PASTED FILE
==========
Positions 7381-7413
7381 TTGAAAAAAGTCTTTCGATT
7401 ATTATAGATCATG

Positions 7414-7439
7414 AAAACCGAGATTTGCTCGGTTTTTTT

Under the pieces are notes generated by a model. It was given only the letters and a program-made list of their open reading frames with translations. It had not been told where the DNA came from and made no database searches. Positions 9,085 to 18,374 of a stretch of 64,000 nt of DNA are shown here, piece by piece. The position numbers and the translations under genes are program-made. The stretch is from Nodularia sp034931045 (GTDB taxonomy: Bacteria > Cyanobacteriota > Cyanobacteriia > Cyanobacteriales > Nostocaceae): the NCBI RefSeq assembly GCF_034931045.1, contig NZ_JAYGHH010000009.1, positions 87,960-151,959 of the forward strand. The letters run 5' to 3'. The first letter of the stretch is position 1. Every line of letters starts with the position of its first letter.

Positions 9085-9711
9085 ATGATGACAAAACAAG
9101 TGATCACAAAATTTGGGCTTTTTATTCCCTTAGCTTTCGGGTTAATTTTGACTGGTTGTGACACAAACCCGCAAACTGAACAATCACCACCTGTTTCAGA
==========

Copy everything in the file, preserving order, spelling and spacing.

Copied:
Positions 7381-7413
7381 TTGAAAAAAGTCTTTCGATT
7401 ATTATAGATCATG

Positions 7414-7439
7414 AAAACCGAGATTTGCTCGGTTTTTTT

Under the pieces are notes generated by a model. It was given only the letters and a program-made list of their open reading frames with translations. It had not been told where the DNA came from and made no database searches. Positions 9,085 to 18,374 of a stretch of 64,000 nt of DNA are shown here, piece by piece. The position numbers and the translations under genes are program-made. The stretch is from Nodularia sp034931045 (GTDB taxonomy: Bacteria > Cyanobacteriota > Cyanobacteriia > Cyanobacteriales > Nostocaceae): the NCBI RefSeq assembly GCF_034931045.1, contig NZ_JAYGHH010000009.1, positions 87,960-151,959 of the forward strand. The letters run 5' to 3'. The first letter of the stretch is position 1. Every line of letters starts with the position of its first letter.

Positions 9085-9711
9085 ATGATGACAAAACAAG
9101 TGATCACAAAATTTGGGCTTTTTATTCCCTTAGCTTTCGGGTTAATTTTGACTGGTTGTGACACAAACCCGCAAACTGAACAATCACCACCTGTTTCAGA